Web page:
One of the most positive aspects of life in Hong Kong is the diverse working population. All of the various nationalities living in Hong Kong bring with them their own traditions, including the very human love of celebrations and events. These celebrations range from the traditional Chinese New Year holiday, which closely follows the Christmas party season, to the various day-to-day social events that occur throughout the year.
Many organisations see socialising as a fundamental activity. Taking some time away from the pressures of work to socialise in a relaxed environment is usually intended to build morale and connections among work colleagues. While building close working relationships is clearly to be encouraged, employers need to fully understand their responsibilities and give some thought to avoiding, or at least mitigating, the risks. The public interest in social events that go wrong, and the nature of any resulting legal action, can cause an uncontrollable amount of reputation-damaging publicity.
One of the biggest misconceptions that employers continue to hold is that their responsibilities as an employer end as soon as employees move off work premises (or from work-approved events to somewhere outside the office). The legal framework, however, imposes vicarious responsibility on employers – which, in general terms, means full responsibility for the actions of employees. This is whether or not the actions were approved or even known to the employer, and even if they run totally contrary to the employer’s policies and public commitments.
Employers are liable for all employee acts if those acts are committed in the “course of the employment”. While a drink between employees at the weekend and totally unrelated to work is obviously not an activity occurring in the course of employment, others, such as office parties or client dinners, clearly are workplace events.
It becomes less clear-cut when the work event continues in a late-night bar or a hotel room. Existing case law suggests employers would be wise to view their responsibilities widely. They should assume that events with a tangible link to the company, whether as part of a company-sponsored event or where the employees are in the location for a work need – even if not at that particular time – create workplace responsibilities.
The most usual risks relate to allegations of inappropriate behaviour. Sometimes these are raised as acts of bullying, or actions that undermine the mutual obligation of trust and confidence between the employer and employee. Such allegations frequently cover elements of discrimination or harassment. In Hong Kong, complaints have historically been based on gender discrimination. The Race Discrimination Ordinance has now sought to ensure inappropriate racial discriminatory behaviour is also addressed. What might be viewed as a bit of banter or a joke in a social environment, perhaps fuelled by alcohol, can lead to actionable legal action.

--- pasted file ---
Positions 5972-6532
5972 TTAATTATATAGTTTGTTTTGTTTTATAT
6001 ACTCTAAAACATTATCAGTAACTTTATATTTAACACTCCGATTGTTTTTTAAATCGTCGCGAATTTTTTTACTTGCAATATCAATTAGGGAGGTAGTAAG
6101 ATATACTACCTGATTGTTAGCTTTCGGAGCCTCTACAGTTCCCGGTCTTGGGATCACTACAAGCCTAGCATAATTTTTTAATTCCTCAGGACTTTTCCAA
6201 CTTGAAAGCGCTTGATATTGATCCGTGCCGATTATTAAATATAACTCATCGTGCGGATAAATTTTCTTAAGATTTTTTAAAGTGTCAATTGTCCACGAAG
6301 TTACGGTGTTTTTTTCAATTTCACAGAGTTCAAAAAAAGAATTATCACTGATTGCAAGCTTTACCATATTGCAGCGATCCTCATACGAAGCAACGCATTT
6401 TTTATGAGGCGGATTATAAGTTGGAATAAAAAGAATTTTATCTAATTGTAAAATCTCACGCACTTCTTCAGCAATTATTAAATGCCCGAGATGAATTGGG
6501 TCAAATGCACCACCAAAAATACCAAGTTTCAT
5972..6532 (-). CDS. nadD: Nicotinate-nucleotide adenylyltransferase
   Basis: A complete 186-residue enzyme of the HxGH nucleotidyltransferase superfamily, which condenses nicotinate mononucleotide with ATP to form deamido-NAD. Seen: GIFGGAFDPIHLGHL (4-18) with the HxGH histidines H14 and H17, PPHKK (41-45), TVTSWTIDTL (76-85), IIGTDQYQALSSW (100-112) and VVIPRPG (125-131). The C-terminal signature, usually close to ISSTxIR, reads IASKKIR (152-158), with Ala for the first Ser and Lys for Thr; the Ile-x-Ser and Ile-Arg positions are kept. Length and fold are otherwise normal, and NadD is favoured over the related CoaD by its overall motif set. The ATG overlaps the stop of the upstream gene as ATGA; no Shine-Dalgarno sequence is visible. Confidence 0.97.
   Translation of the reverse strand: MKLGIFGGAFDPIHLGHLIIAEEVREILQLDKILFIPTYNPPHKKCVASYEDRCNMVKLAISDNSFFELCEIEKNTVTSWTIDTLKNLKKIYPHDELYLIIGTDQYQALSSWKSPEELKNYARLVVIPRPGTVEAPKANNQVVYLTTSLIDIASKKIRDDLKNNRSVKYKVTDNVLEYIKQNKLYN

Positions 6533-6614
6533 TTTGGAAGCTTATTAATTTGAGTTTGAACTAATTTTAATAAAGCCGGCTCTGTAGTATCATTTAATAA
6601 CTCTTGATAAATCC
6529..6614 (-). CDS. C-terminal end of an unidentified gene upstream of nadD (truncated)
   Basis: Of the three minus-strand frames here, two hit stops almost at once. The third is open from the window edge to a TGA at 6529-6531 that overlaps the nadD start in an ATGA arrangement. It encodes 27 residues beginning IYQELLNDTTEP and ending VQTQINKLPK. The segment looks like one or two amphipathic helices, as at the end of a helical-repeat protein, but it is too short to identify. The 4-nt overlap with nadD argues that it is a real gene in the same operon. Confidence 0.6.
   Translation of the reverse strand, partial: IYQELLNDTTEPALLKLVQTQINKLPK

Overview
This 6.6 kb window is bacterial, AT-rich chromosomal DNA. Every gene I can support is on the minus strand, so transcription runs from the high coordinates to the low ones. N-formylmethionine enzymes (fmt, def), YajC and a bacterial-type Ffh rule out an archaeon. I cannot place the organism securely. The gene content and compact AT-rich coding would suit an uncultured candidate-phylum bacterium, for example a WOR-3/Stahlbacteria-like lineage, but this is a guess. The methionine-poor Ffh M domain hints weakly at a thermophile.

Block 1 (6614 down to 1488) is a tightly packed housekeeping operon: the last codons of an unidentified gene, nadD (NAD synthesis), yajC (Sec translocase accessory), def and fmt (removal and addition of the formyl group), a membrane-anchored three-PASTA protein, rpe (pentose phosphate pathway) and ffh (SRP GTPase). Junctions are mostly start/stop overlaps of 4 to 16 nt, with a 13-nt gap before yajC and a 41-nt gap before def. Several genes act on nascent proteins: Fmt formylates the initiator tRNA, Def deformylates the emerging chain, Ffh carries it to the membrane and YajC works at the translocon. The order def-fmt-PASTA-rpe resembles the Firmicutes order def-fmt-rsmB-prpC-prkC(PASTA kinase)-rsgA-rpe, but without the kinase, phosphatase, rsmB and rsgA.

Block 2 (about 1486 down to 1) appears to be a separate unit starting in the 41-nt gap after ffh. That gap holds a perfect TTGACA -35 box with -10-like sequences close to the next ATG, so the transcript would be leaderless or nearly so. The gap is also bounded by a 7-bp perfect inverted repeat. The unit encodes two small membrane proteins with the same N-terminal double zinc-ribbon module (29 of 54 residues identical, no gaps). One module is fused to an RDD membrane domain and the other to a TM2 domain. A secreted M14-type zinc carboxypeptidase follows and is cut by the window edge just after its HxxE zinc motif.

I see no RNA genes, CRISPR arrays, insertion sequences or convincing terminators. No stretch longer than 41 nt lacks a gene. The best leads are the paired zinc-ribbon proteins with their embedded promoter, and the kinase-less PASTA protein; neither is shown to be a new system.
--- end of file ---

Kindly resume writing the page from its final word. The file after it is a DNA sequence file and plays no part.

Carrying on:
Employers can seek to avoid liability for unsanctioned and inappropriate actions of their employees if they can show they took all reasonably practicable steps to prevent the alleged inappropriate or discriminatory behaviour. The following steps might not prevent the allegations or legal action being advanced, and will not guarantee a successful defence, but they will at least mitigate the risks.
The first step is to clearly decide the company’s values and approach to inappropriate and potentially discriminatory behaviour in all aspects of the workplace.
Second, live the chosen values through clear communications to staff about those commitments. These begin when an employee first joins the company and at the beginning of the relationship with a good induction, clear policies that amend and change as the company changes, and continuous training.
Third, address the risk groups or individuals before the worse happens. This often means looking at the senior end of the business, which is not easy. Tailored small-group training or individual coaching might be needed.
Fourth, when you have high-risk events such as parties or off-site training, clearly communicate the behaviour expected so it is in everyone’s minds. You can expect to be labelled a party-pooper, but well-crafted, timely communications are key in mitigating risks if everyone is required to read them.
Finally, when you are faced with a difficult situation, live your values. Taking firm disciplinary action – often in a public way – can be a key part of your credibility as an organisation.
DLA Piper is a global law firm with 4,200 lawyers located in more than 30 countries throughout the Americas, Asia-Pacific, Europe and the Middle East.
Pattie Walsh is a partner and head of DLA Piper’s Asia-Pacific employment practice. She writes extensively for legal and HR publications, with a particular focus on multi-jurisdictional employment work.
The information contained in this article should not be relied on as legal advice and should not be regarded as a substitute for detailed advice in individual cases. If advice concerning individual problems or other expert assistance is required, the service of a competent professional adviser should be sought.